History tells us that the largest corn loan deficiency payment (LDP) typically occurs at harvest. In most years, it comes early in harvest, before the halfway point in the U.S. corn harvest. As of Sunday, September 18th, 11% of the U.S. harvest was complete.
"Expect history to repeat itself in 2005," says Steven Johnson, farm management field specialist with Iowa State University Extension. "The 2005 corn crop is smaller nationwide than last year. But corn carryout is still expected to hold steady at 2 billion bushels by the end of the marketing year on August 31, 2006.
"However, LDPs this year are already larger than in 2004," he adds. "The largest Iowa corn LPD was 33 cents last fall, reaching that level on both October 13 and on November 5."
Maximum LDP may come earlier
"Don't bet that the largest corn LDP will occur that late this fall," cautions Johnson. He sees three reasons why the peak LDP for the 2005 crop will likely be earlier this year than the peak that occurred for 2004:
1) The large number of 2004 bushels of corn under loan late this summer forced USDAâ€™s Farm Service Agency (FSA) to change the formula used to calculate the posted county price (PCP) differential to avoid the forfeiture of corn under loan. With the 2004 loans expiring soon and with fewer bushels available to be redeemed, you can expect that FSA will recalculate the differential calculation to create very similar LDPs for all counties across the state of Iowa (the LDP currently varies by 12 cents).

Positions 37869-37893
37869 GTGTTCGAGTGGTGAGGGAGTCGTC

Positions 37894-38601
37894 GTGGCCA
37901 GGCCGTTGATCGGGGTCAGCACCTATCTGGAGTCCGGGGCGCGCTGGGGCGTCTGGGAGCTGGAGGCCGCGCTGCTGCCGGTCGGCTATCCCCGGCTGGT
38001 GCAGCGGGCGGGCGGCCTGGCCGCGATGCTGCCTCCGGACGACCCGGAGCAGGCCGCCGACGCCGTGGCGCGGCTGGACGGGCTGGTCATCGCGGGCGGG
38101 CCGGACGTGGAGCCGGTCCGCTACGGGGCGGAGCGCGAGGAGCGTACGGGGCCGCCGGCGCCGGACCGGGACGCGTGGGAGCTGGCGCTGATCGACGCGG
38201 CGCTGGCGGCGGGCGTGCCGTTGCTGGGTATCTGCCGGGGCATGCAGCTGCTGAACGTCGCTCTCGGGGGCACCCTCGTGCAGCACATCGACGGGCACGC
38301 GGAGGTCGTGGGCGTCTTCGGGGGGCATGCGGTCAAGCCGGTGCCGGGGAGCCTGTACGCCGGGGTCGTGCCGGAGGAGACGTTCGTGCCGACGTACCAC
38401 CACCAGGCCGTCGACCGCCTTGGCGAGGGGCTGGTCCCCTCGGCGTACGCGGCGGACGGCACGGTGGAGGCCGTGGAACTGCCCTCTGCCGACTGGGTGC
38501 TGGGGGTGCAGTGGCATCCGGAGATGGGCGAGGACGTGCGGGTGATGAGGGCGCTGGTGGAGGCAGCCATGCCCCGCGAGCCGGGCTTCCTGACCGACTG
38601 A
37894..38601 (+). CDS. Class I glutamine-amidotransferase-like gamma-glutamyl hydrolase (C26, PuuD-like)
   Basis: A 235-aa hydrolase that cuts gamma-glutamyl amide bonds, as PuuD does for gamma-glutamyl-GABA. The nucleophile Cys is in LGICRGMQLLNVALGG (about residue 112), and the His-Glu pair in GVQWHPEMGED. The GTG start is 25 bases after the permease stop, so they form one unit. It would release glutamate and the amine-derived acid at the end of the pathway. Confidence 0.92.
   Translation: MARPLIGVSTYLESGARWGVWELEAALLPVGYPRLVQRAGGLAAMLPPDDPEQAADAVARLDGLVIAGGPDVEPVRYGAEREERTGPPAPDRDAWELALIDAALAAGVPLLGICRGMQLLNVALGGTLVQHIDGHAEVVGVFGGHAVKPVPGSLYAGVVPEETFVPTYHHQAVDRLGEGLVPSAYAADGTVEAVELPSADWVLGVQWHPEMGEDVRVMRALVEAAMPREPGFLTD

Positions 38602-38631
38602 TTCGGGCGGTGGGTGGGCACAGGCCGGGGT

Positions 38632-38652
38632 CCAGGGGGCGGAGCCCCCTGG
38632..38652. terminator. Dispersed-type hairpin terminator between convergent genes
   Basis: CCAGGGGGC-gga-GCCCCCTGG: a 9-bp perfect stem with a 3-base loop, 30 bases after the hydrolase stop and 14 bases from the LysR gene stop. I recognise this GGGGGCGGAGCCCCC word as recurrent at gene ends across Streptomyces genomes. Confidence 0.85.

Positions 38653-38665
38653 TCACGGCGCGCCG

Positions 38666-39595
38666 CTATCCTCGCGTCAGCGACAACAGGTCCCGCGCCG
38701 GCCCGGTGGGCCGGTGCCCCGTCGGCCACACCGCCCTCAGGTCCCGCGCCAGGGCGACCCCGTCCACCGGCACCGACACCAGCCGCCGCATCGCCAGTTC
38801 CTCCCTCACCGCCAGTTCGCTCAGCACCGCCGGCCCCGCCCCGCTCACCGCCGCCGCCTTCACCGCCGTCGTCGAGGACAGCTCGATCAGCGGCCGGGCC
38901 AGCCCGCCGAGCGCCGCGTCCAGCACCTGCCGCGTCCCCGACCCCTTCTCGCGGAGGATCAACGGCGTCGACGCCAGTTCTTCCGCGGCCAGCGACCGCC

2) Problems with shipping grain in the Gulf of Mexico created a much lower cash price and wider basis. This Gulf terminal price is compared to the Kansas City terminal and the higher of the two is used to calculate the PCP differential. Thus, the Kansas City price has actually been larger than the Gulf in recent weeks. This led to much larger LDPs just as the 2005 harvest began.
3) The Iowa corn crop is 59% mature as of Sunday Sept. 18, versus 35% last year. Corn harvest across the state is already underway. Several grain elevators as well as producers, especially in northern and western Iowa, have added storage in anticipation of the large 2005 crop.
Use a straightforward strategy
"Simply take the corn LDP available as you harvest this fall and while you still have beneficial interest in the crop," says Johnson. "This will create an overall average LDP during harvest. This is the action Iâ€™m recommending as opposed to trying to time an LDP with a previous day's futures price move and â€˜LDPingâ€™ large quantities all at the same time."
Johnson notes two other LDP cautions:
- Make sure that if you deliver grain to a local elevator that your delivery sheets specify what day the grain was delivered. This will be critical at a later date should FSA "spot check" that LDP request.
- Remember the $75,000 LDP payment limit per entity in each farm operation. This means that with a single entity with a 200 bu. per acre average yield and with 40-cent plus LDPs you need only control a little over 900 acres of corn to reach the $75,000 LDP and marketing loan gain payment limit.